Chordal Graph

A chordal graph is a simple graph in which every graph cycle of length four and greater has a cycle chord. In other words, a chordal graph is a graph possessing no chordless cycles of length four or greater (cf. West 2000, p. 225; Gross and Yellen 2006, p. 437).


The numbers of simple chordal graphs on n=1, 2, ... nodes are 1, 2, 4, 10, 27, 94, 393, ... (OEIS A048193). The first few are illustrated above, though many are trivially chordal since they possess no cycles of length >=4.


The corresponding numbers of simple connected chordal graphs are 1, 1, 2, 5, 15, 58, 272, ... (OEIS A048192). The first few are illustrated above, though many are again chordal only trivially.

A split graph is a chordal graph whose graph complement is also chordal (Royle 2000).

Every chordal graph is perfect.

It is possible to recognize chordal graphs in linear time. Furthermore, a maximum clique of a chordal graph can be found in polynomial time although the problem is NP-complete for general graphs.

A chordal graph (which possesses no chordless cycles) is not the same as (or converse of) a chordless graph (which possesses no chords). For example, the square graph C_4 is chordless but not chordal, the diamond graph and tetrahedral graph K_4 are chordal but not chordless, and empty graphs K^__n, path graphs P_n, and the triangle graph C_3 are both chordal and chordless.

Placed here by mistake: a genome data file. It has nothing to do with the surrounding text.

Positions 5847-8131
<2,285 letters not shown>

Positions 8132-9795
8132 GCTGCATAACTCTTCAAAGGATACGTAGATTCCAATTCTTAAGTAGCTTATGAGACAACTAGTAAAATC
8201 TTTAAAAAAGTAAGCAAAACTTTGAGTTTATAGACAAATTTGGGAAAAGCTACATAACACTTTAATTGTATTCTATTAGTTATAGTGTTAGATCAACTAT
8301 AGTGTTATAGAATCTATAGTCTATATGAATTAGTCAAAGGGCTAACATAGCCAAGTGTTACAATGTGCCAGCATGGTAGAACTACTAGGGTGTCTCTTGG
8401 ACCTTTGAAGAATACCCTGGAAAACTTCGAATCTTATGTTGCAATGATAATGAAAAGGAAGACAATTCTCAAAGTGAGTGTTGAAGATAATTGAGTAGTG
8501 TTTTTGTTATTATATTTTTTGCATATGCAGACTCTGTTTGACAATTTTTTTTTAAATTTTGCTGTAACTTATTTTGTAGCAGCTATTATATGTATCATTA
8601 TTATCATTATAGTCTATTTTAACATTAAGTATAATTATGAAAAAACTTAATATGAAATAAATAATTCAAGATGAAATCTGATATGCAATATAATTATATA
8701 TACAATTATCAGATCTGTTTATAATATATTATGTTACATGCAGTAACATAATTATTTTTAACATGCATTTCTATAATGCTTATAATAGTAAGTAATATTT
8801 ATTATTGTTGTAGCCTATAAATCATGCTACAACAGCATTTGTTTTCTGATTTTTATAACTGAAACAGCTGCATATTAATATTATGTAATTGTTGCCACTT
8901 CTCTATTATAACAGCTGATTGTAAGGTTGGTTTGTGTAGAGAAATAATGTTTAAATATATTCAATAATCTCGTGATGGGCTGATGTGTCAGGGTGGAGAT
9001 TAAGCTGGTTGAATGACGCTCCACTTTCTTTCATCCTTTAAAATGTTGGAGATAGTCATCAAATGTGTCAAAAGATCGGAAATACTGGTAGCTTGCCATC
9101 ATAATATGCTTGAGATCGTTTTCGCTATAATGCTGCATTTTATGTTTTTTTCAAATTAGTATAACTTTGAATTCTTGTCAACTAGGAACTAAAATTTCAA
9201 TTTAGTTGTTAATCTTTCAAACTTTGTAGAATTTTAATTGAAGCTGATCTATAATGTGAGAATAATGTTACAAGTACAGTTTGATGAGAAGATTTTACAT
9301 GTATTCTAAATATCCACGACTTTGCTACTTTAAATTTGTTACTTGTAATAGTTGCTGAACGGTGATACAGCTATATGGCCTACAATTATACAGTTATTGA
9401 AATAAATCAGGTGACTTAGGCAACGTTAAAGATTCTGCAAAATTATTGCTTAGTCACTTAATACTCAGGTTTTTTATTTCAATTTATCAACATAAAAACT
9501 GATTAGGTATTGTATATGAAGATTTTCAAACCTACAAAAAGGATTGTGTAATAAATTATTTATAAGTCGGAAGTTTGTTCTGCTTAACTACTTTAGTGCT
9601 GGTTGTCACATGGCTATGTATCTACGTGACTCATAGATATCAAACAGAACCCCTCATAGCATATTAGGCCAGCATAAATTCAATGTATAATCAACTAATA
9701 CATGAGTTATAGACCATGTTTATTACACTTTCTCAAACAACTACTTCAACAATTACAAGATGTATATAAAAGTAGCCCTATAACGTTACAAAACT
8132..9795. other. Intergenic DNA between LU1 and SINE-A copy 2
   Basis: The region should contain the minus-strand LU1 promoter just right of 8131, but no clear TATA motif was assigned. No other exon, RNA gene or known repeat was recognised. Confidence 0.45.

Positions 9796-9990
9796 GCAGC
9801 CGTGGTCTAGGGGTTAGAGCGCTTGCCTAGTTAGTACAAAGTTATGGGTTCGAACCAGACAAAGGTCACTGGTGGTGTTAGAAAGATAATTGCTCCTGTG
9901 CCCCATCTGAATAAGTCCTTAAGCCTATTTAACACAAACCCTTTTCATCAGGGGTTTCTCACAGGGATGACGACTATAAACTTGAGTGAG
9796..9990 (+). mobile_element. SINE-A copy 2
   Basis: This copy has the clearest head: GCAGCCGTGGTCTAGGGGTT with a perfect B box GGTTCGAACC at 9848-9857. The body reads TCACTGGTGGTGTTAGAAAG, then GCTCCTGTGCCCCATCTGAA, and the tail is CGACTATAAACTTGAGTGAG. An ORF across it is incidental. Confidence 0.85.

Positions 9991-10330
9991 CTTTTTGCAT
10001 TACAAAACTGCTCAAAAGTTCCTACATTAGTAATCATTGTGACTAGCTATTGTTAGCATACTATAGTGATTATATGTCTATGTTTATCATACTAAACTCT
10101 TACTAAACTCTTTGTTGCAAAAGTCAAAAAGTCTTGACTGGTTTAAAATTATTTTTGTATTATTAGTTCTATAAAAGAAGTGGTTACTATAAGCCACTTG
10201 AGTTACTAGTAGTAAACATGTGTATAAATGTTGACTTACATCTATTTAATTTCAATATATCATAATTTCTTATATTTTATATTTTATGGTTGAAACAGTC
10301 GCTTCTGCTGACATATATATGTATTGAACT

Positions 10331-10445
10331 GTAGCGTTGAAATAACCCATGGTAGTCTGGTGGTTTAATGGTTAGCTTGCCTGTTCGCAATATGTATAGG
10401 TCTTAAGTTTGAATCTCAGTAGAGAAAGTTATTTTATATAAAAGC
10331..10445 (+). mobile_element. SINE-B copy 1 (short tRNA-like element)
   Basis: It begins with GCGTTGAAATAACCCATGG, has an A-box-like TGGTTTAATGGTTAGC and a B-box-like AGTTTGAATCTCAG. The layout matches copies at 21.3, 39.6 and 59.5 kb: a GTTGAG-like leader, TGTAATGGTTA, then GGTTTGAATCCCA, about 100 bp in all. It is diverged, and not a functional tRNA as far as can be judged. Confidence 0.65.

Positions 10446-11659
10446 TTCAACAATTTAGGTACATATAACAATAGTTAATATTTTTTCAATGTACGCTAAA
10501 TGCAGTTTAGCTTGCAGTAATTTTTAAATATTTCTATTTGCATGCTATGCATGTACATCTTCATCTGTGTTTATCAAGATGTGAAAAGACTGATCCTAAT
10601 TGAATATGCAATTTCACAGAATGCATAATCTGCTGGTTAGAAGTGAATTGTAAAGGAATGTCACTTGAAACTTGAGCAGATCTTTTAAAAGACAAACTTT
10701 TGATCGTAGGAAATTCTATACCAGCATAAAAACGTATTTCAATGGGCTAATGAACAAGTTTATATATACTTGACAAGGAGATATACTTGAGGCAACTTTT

Classes of graphs that are chordal include block graphs.

See also

Cactus Graph, Chordless Cycle, Chordless Graph, Cycle Chord, Graph Cycle, Perfect Graph, Ptolemaic Graph, Split Graph

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Blair, J. R. S. and Peyton, B. W. "An Introduction to Chordal Graphs and Clique Trees." In Graph Theory and Sparse Matrix Computation (Ed. A. George, J. R. Gilbert, and J. W. H. Liu). New York: Springer-Verlag, pp.1-29, 1993.Brandstadt, A.; Le, V. B.; and Spinrad, J. P. Graph Classes: A Survey. Philadelphia, PA: SIAM, 1999. Bulatov, Y. "Mathematica Bits: Chordal Graph Package Update.", J. T. and Yellen, J. Graph Theory and Its Applications, 2nd ed. Boca Raton, FL: CRC Press, 2006.Habib, M.; McConnell, R.; Paul, C.; and Viennot, L. "Lex-BFS and Partition Refinement, with Applications to Transitive Orientation, Interval Graph Recognition, and Consecutive Ones Testing." Theoret. Comput. Sci. 234, 59-84, 2000.Rose, D.; Lueker, G.; and Tarjan, R. E. "Algorithmic Aspects of Vertex Elimination on Graphs." SIAM J. Comput. 5, 266-283, 1976.Royle, G. F. "Counting Set Covers and Split Graphs." J. Integer Seq. 3, Article 00.2.6, 2000., N. J. A. Sequences A048192 and A048193 in "The On-Line Encyclopedia of Integer Sequences."West, D. B. "Chordal Graphs" and "Chordal Graphs Revisited." Introduction to Graph Theory, 2nd ed. Englewood Cliffs, NJ: Prentice-Hall, pp. 224-226 and 323-328, 2000.

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Chordal Graph

Cite this as:

Weisstein, Eric W. "Chordal Graph." From MathWorld--A Wolfram Web Resource.

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